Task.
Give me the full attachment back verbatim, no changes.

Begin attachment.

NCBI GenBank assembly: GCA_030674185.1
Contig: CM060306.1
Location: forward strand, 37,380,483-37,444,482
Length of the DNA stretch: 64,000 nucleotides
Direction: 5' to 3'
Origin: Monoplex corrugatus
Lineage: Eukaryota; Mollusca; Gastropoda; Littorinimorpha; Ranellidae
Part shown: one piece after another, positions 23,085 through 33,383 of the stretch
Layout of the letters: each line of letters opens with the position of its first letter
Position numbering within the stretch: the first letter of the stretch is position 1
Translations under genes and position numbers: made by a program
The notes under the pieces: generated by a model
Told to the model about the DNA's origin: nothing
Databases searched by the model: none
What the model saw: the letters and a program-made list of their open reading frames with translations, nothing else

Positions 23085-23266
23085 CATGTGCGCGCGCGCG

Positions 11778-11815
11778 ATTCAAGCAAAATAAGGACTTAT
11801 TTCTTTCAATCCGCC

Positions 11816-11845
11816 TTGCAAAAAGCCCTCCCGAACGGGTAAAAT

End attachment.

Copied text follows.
NCBI GenBank assembly: GCA_030674185.1
Contig: CM060306.1
Location: forward strand, 37,380,483-37,444,482
Length of the DNA stretch: 64,000 nucleotides
Direction: 5' to 3'
Origin: Monoplex corrugatus
Lineage: Eukaryota; Mollusca; Gastropoda; Littorinimorpha; Ranellidae
Part shown: one piece after another, positions 23,085 through 33,383 of the stretch
Layout of the letters: each line of letters opens with the position of its first letter
Position numbering within the stretch: the first letter of the stretch is position 1
Translations under genes and position numbers: made by a program
The notes under the pieces: generated by a model
Told to the model about the DNA's origin: nothing
Databases searched by the model: none
What the model saw: the letters and a program-made list of their open reading frames with translations, nothing else

Positions 23085-23266
23085 CATGTGCGCGCGCGCG

Positions 11778-11815
11778 ATTCAAGCAAAATAAGGACTTAT
11801 TTCTTTCAATCCGCC

Positions 11816-11845
11816 TTGCAAAAAGCCCTCCCGAACGGGTAAAAT